That's in part because there's no prospect of actually making any changes in legislation in time to help without the Cons' support. Based on the few private members' bills which have become law over the past few years, the timeline to get a bill passed over the Cons' objections looks to be in the range of one to two years. And that's for a bill passing through the House of Commons with a privileged position in the Parliamentary lottery, and before the Cons' impending Senate majority takes hold this fall.

So there's no reason to think that the legislation actually can be changed in time for the 2011 census without a concurrent change in government (which would presumably make the point moot). But it's also worth asking whether legislation is the best way to deal with the issue in the first place.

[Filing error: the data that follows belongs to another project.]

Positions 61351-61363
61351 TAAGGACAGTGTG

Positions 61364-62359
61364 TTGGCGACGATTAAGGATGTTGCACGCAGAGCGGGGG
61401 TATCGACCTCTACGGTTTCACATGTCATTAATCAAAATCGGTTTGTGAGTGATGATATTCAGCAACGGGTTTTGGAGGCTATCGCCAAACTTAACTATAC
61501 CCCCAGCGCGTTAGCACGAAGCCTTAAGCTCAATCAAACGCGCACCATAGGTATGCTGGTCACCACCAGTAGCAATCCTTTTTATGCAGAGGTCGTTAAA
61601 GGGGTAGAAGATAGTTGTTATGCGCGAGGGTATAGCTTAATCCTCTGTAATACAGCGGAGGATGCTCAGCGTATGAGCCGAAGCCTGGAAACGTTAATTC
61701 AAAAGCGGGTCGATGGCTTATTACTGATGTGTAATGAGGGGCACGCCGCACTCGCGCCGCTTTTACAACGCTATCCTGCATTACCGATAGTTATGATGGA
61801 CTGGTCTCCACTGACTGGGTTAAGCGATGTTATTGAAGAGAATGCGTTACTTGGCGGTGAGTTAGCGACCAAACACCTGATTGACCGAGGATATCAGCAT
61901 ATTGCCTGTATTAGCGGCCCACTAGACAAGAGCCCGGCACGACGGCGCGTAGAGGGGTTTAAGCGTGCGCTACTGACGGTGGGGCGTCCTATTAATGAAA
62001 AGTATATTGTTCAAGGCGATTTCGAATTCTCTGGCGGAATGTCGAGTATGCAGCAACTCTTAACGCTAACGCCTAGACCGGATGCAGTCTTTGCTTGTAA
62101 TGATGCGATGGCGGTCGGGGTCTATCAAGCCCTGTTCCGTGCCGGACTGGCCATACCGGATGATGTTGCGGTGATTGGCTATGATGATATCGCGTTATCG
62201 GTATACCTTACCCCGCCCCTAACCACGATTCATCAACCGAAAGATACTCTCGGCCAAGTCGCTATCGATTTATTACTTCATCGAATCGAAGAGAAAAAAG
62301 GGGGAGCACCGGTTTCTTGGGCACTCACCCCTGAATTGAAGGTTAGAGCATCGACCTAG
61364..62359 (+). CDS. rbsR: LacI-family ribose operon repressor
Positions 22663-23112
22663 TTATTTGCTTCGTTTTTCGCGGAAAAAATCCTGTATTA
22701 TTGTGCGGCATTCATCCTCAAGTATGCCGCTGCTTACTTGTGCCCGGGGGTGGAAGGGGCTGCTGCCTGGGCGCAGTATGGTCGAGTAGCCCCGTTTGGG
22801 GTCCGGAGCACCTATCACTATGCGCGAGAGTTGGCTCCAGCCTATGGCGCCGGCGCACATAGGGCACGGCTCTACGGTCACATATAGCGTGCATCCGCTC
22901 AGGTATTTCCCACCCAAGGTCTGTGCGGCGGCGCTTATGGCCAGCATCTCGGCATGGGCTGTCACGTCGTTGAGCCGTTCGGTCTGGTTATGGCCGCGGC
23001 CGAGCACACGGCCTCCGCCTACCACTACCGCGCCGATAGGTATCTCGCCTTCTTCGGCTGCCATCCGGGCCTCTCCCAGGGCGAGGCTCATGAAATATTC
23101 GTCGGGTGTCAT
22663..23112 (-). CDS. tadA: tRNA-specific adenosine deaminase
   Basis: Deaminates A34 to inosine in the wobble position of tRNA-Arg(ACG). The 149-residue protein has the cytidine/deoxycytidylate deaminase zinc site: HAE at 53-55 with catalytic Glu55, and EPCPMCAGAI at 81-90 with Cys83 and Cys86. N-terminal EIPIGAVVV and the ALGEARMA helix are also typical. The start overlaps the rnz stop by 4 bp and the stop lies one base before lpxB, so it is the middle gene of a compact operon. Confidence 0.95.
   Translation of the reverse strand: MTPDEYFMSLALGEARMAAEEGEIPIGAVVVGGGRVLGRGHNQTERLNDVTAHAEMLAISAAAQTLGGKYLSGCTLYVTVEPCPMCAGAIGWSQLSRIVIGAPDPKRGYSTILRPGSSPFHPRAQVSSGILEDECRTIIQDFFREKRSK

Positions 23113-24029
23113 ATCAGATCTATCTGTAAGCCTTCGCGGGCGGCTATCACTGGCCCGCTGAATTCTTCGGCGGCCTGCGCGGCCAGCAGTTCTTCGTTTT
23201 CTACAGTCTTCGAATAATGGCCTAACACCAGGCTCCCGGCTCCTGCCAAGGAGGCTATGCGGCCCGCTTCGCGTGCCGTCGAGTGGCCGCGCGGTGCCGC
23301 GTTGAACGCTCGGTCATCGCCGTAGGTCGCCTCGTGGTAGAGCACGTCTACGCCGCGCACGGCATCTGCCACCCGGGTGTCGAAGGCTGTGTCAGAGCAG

I'd see two options to require a mandatory long form, but both would come with obvious drawbacks. A bill which prescribes the contents of the long form would make it more difficult for Statistics Canada to amend the form based on new or changing factors, while one which simply creates a requirement for a separate long form with contents to be determined could easily be turned into a farce by the Cons. (Remember how the Libs' "quarterly reports" on economic management turned into a political infomercial? Just wait until the Cons use their discretion to feature mandatory multiple-choice questions like "How great is Prime Minister Stephen Harper?" and "To what degree does Michael Ignatieff think it's all about himself?".)